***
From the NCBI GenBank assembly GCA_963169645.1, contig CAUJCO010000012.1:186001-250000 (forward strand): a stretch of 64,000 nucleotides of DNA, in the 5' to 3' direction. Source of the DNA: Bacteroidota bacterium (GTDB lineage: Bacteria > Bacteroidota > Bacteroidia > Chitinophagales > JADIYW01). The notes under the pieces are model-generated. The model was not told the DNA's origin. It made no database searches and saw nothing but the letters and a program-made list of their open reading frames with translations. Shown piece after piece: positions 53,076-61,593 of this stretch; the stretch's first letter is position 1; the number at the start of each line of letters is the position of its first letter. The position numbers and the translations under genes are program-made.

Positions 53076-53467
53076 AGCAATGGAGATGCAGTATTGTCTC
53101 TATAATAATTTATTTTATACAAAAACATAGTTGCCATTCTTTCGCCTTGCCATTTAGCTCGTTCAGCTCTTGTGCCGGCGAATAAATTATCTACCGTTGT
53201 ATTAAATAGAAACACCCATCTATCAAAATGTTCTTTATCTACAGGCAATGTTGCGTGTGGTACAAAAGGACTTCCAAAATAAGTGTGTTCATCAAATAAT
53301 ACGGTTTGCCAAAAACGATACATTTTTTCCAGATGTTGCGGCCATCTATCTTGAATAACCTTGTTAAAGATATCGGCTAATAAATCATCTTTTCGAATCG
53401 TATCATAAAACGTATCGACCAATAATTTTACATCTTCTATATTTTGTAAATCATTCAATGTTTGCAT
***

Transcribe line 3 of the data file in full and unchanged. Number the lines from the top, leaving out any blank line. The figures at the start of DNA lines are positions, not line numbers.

53076 AGCAATGGAGATGCAGTATTGTCTC